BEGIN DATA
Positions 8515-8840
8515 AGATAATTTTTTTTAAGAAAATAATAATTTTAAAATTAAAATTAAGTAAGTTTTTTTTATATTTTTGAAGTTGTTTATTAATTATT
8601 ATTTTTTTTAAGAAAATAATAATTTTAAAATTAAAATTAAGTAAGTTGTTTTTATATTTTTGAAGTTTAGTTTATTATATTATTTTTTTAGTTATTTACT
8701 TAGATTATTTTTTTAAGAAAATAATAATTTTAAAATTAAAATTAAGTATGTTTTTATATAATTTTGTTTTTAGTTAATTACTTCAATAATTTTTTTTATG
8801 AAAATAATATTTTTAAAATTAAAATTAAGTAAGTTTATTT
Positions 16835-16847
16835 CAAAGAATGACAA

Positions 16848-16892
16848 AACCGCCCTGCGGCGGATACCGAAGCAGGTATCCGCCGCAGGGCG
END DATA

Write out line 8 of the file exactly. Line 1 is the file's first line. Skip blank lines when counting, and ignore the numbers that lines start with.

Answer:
Positions 16848-16892